Post and photos by the Hawthorne Hawkman.

Council member Diane Hofstede informed residents at the 3rd Ward CARE meeting that the Northside Food Market owners had not yet submitted architectural plans for how they will comply with the orders to rehab their property.  Instead, their plan appears to be an attempt to sue the city so that they can remain open for "business."  Business in this case means renting out the 466-square foot apartment to whoever will bring in a constant parade of drug deals, and then blame the drug dealing on the bus stop in front of the establishment.  A new round of community impact statements will certainly help keep Northside Food Market shut down until (if ever) the owners come up with a viable plan to address the problems associated with how the place has been run.

Astute readers will notice that the photo above is NOT of the Northside Food Market, but instead a picture of what may be the aesthetic nadir of the Hawthorne neighborhood; 2222 4th St N owned by Mahmood Khan; the property where Annshalike Hamilton's body was found.  Khan has defied both city orders and reasonable housing expectations time and time again here.  For instance, since the restoration agreement (which he has failed to meet) only said "new" carpet without specifying what "new" means, he apparently put in carpeting from a previous unit.  Don't even get me started on the windows.  (There are seven different kinds because if you can believe it, Khan was even less selective about windows than about the carpet.)

The city council will be taking up 2222 4th St N at 1:30 on Monday.  Once again, impact statements should be sent to Diane Hofstede, or people can call her office at 612-673-2203.

What was interesting about this picture was the door, which until this week...

Wednesday, June 15, 2011

LED Hooping at Farview

Post by the Hawthorne Hawkman, photo by Scottie Tuska.

One of my favorite artists is an illustrator by the name of David Mack.  Mack is most famous for his Kabuki graphic novel series, but also published long exposure photos where he made drawings using light.   Since then, I've been fascinated by the artistic combination of light, motion, and photography, and took my own similar shots at the Chicago Fire Arts Center opening.

Several hula hoopers got together last week and Scottie photographed us with the city skyline in the background.  This was the first attempt at such pictures, and there will likely be more.  The series can be found at his flickr account, and Scottie also has his own blog.

Tuesday, June 14, 2011

The Next Best Thing to Being There at the Northside Benefit Concert

Post, photo, and video by the Hawthorne Hawkman.

If you weren't at the State Theater on Sunday night, you missed one of the best concerts Minneapolis has seen in a very long time.  The fact that the show didn't sell out immediately was rather disappointing.  North Minneapolis has already felt the arms of over 5,000 volunteers wrapped around our community in support, but a show of this caliber deserved more people watching.  Thankfully, I took plenty of video footage.

Before we get to more music, here's a fun fact:  The Northside Benefit Concert took place on Sunday June 12th, and NOT, as I had mistakenly put in my calendar, Saturday June 11th.  This mistake was compounded when I immediately bought two tickets the instant they went on sale, and invited a friend along for the show, which I found out later, was on SUNDAY.  In spite of the clear instructions on my ticket, I just assumed that if we were going to get this many amazing local artists in one place on a weekend, then an event of such magnitude would have to be on a Saturday.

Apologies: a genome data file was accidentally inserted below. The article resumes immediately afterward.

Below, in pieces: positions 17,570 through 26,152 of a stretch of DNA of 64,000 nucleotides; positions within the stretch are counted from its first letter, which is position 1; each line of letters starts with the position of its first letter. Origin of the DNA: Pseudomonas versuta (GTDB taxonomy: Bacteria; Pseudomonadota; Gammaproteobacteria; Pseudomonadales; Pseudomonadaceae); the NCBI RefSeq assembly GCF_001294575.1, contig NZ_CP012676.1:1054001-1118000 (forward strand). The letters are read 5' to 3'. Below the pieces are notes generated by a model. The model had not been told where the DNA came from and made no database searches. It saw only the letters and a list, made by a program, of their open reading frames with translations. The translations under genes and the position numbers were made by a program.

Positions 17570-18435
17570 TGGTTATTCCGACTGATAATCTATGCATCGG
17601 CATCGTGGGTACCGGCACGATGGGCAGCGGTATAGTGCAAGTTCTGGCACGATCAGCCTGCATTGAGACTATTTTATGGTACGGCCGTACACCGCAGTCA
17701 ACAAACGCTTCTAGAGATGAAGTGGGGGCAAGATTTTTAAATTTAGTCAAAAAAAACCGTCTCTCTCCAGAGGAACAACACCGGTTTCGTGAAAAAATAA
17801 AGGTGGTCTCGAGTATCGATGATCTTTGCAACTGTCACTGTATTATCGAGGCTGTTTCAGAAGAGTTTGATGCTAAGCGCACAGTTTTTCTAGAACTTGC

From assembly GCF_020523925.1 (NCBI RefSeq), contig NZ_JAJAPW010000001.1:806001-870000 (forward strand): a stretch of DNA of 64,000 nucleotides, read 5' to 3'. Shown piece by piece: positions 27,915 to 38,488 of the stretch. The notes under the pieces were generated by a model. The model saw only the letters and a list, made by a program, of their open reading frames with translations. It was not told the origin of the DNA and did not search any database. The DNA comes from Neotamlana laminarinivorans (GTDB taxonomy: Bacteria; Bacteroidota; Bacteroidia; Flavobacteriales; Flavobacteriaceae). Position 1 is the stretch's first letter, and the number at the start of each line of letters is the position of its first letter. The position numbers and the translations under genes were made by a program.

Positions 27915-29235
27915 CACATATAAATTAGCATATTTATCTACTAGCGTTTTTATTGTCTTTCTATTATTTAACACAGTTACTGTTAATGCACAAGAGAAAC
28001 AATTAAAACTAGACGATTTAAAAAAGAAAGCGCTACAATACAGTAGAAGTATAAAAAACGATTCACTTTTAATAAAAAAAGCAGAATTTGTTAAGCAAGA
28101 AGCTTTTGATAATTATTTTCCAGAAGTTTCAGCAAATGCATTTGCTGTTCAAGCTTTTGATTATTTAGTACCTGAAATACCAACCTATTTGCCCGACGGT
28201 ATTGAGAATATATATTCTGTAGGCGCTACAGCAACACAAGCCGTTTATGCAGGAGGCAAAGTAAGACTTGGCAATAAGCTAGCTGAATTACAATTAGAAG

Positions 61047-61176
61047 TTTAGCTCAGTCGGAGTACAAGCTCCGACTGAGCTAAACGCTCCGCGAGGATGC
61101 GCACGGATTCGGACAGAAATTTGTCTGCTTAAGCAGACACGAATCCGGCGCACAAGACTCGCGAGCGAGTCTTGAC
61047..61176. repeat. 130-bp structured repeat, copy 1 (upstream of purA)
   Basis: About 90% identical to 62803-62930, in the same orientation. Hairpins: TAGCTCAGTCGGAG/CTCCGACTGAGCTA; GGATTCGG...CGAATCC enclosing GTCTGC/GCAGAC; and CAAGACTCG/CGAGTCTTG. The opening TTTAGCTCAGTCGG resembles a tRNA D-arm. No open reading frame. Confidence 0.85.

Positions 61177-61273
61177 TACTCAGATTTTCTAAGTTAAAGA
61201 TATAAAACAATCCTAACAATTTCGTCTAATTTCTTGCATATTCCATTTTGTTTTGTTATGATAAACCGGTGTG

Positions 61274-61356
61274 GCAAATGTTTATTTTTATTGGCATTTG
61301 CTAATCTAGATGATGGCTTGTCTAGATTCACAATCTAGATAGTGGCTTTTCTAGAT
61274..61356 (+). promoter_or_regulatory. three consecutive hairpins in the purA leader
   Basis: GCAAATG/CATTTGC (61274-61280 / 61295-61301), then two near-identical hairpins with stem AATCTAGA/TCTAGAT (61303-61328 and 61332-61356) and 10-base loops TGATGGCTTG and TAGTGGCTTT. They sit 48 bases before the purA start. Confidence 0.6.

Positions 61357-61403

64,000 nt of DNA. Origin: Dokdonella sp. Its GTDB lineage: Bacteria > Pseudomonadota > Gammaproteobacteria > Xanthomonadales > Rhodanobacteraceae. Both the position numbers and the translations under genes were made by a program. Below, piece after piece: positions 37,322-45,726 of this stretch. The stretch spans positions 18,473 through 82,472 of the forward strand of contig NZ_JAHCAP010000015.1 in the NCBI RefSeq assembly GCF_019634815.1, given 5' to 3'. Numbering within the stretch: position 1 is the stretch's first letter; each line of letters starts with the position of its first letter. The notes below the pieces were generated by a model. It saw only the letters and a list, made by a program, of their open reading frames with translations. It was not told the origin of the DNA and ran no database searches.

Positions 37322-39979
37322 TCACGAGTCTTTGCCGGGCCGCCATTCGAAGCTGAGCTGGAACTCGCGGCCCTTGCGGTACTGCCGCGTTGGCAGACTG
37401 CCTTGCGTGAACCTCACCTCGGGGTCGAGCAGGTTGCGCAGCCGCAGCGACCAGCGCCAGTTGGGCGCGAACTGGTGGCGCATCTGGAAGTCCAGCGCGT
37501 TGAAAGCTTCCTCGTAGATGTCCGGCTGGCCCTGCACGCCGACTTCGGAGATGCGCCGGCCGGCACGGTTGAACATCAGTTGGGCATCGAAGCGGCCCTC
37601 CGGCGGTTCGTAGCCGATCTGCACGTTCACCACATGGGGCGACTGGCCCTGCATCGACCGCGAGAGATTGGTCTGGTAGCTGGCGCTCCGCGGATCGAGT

Not wanting to be late, my companion and I unknowingly arrived a full twenty-four hours ahead of time.  Since this would be the social event of the summer, I put on a suit and she wore a sleek outfit with shoes that looked so great they had to be tremendously uncomfortable.  We excitedly posed for pictures outside the State Theater, and went inside to find...nothing.  It was a veritable ghost town.  "Oh no!" we thought, "Nobody cares about north Minneapolis!"  Upon a closer examination, however, we determined the correct date for the concert.  As it happens, my Android phone is synced with Google, but apparently Google did not notify the dozen or more performers, their stagehands, and other appropriate staff that everybody needed to arrive a day early.

I'm telling you this, dear readers, because my friend is so pleased with the opportunity to talk about how shameful this all was for me that you've probably already heard about it.  And because the concert was so amazing that it easily offset the temporary (or if she has her way, permanent) embarrassment I have suffered.

One of the first acts was the Billie McLaughlin Group, whose namesake suffered from focal dystonia. The nerve disorder meant he could no longer play guitar with his left hand and had to retrain himself to play some chords right-handed. He played this song as both a personal testimony and as a way to reach out to our community:

Watch that hyperlink to the CBS story, if you have time. The videos above and below have McLaughlin playing straight chords and strumming, not the intricate finger-picking that he displays in the news story. His comeback is nothing short of amazing, and we can only hope that north Minneapolis can mirror it.

There were plenty more phenomenal acts, including...

Monday, June 13, 2011

Nice Ride to the Northside Benefit Concert

Post, image, and photos by the Hawthorne Hawkman.

While videos are uploading from the phenomenal Northside Benefit Concert this evening, a preliminary post about my first Nice Ride experience is due.

I started at the kiosk at Farview Park, and found the bikes a bit clunky.  Getting them in and out of the kiosk is tricky at first, but not too hard to master.  Nice Ride bicycles are heavier than the average street bike, and that slowed me down a bit.  They also have only three speeds, and it wasn't until I was limited to such a low number that I realized how I am almost constantly shifting gears on my 21-speeder.